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Lincoln Square Celebrates Its Founders, Lets Small Biz Shine

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If there were ever a neighborhood that fell between embodying gentrification (read: cafes and beer bars holding down the corners) and slightly sketchy local charm, it would be Lincoln Square. Welcome to the land of a thousand Laundromats (yes we realize we're prone to hyperbole), discount liquor stores, and...artisanal brunch joints. Case in point is Over Easy, a restaurant on Damen Avenue about a mile from the Brown Line and the main pedestrian walkway on Lincoln Street that we encountered as we meandered down the relatively clean and leafless tree-lined sidewalks. Not only did the place smell irresistibly like pancakes but it was overflowing with young families and their indistinguishably bundled up children, hipsters in infinity scarves taking advantage of the free coffee outside without scruple, and yuppies upon yuppies.

The mix of residents on Damen couldn't get much more eclectic: Windy City Liquors down the block was also charming, though it didn't exactly offer the competitive beer discounts we were hoping for. About a block farther is CPS Amundsen High School. Fun fact: the school is named after Roald Amundsen, the Norwegian explorer who led the first expedition to the South Pole. Not so fun fact: despite the beautiful brick façade of the building, the school has had trouble with academic achievement. Nearby Winnemac Park, though not so appealing in the dead of winter, looked to us like the perfect place to revel in summer; it underwent $2 million of renovations about a decade ago and offers playgrounds and dog parks. If ever there were a sign of stability, it's a park scrubbed clean of litter and used needles. We like that about Lincoln Square already. There's also the nicely sequestered River Park, on both sides of the North Branch. This will host one of four extravagant Jeanne Gang-led boathouse designs.

Traditionally, Lincoln Square has been an amalgam of different immigrant communities, the majority German, English, Polish, and Greek. Today there are sizable Latino and Asian populations in addition to descendants of the aforementioned ethnic groups. The neighborhood had never been a hotspot for retail or consumerism until 1978 when the Lincoln Square mall, a charming pedestrian-designated line of blocks that's all niche retail and cultural charm, opened. A statue of good ol' Abe Lincoln greets visitors to the strip. We appreciated the juxtaposition between Lincoln's engraved proclamation, "Free society is not and shall not be a failure", and the dirty Walgreens in the background. Lincoln Square isn't completely economically homogenized— walking on Western Ave represents an income divide between the people who live in the large-ish bungalow homes to the east, and low-rent businesses lining Western: McDonalds, Bedding Experts, Decorium Furniture, and a discount fashion store selling what we speculated to be prom dresses.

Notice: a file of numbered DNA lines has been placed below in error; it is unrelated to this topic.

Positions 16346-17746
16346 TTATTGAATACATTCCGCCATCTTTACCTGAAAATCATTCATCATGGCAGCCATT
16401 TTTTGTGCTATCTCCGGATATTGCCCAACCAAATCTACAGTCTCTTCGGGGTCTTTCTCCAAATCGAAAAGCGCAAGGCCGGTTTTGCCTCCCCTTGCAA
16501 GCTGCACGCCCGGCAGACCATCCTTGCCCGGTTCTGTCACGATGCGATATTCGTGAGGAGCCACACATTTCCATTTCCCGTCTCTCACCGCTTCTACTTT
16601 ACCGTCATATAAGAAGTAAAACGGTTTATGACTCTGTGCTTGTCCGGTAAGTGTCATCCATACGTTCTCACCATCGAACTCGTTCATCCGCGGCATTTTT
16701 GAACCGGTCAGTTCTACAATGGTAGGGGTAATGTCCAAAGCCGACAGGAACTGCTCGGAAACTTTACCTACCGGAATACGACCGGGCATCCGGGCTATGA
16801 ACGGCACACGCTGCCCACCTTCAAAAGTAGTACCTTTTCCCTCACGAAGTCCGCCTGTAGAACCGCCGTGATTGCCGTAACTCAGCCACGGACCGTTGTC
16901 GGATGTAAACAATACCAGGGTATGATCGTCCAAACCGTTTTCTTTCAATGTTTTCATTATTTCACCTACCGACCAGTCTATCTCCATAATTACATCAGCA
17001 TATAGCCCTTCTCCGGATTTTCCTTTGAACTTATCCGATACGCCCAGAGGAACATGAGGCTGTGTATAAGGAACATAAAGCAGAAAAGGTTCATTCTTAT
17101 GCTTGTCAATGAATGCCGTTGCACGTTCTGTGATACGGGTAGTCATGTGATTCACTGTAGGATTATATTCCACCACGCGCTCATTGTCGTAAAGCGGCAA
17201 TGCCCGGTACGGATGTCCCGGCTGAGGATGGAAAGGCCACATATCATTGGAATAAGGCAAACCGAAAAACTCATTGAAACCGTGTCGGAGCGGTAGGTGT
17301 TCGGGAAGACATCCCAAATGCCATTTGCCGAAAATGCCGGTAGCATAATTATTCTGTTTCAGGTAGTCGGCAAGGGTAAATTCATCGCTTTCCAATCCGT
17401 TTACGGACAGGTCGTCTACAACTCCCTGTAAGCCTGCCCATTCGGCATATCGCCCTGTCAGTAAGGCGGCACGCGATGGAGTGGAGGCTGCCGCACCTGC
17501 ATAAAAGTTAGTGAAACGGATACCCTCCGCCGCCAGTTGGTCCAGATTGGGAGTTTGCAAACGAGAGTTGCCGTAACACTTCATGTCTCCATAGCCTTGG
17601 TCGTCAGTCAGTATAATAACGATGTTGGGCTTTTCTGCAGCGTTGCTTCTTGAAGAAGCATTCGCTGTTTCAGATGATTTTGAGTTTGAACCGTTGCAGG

However, walking the Lincoln Square promenade and the streetscape to the south was like walking into another far more aesthetically pleasing, and slightly German-tinged world. It's easy to see why Lincoln Square has become popular amongst Chicagoans. The promenade plays up its kitsch, but we liked it. Lincoln Square has done the unique job of not letting its cultural roots get lost amidst the fray of gentrification: Gene's Sausage Shop boasts a larger selection of ground meat than we ever thought we wanted to see and a giant cow sticking out from the front of the building and the Chicago Brauhaus has specialties consisting of meat, meat, more meat, oh and we forgot, beer. Both are institutions and draw the same locals who have been coming for the Wiener Wurst for 40 years. The Square has its musical devotees, too, who come to scope out some quality vinyl at Laurie's Planet of Sound (our copy of Janet Jackson's Rhythm Nation came inexplicably packaged in a pizza bag, but we didn't question). And the biggest cultural draw is, of course, the Old Town School of Folk Music (now with twice the hold on Lincoln Ave), with broad programmatic appeal to student and listener alike.

Other offerings include Timeless Toys where we were blindsided by heavy nostalgia (who knew Playmobile was still a thing?), and Café Selmarie where we had an unbeatable hot chocolate. If anything, visit the Davis Theater that opened as the Pershing Theater way back in 1918 after World War I— talk about a throwback. Another piece of history that is unavoidable is Lincoln Square Lanes, the oldest operating bowling alley in Chicago where the scoring is still manual and the beer is cheap.

Among active ethnic touchtones is the recently remodeled DANK Haus, a German American Cultural Center. Suffice it to say, Lincoln Square is a Chicago neighborhood that despite all impulses has held true to its cultural roots in its rocky transition to irrefutable coolness.
·Lincoln Square Entry [Encyclopedia of Chicago]
·DANK Haus to Unveil Renovated Facade in Lincoln Square [Curbed Chicago]

—Arabella Watters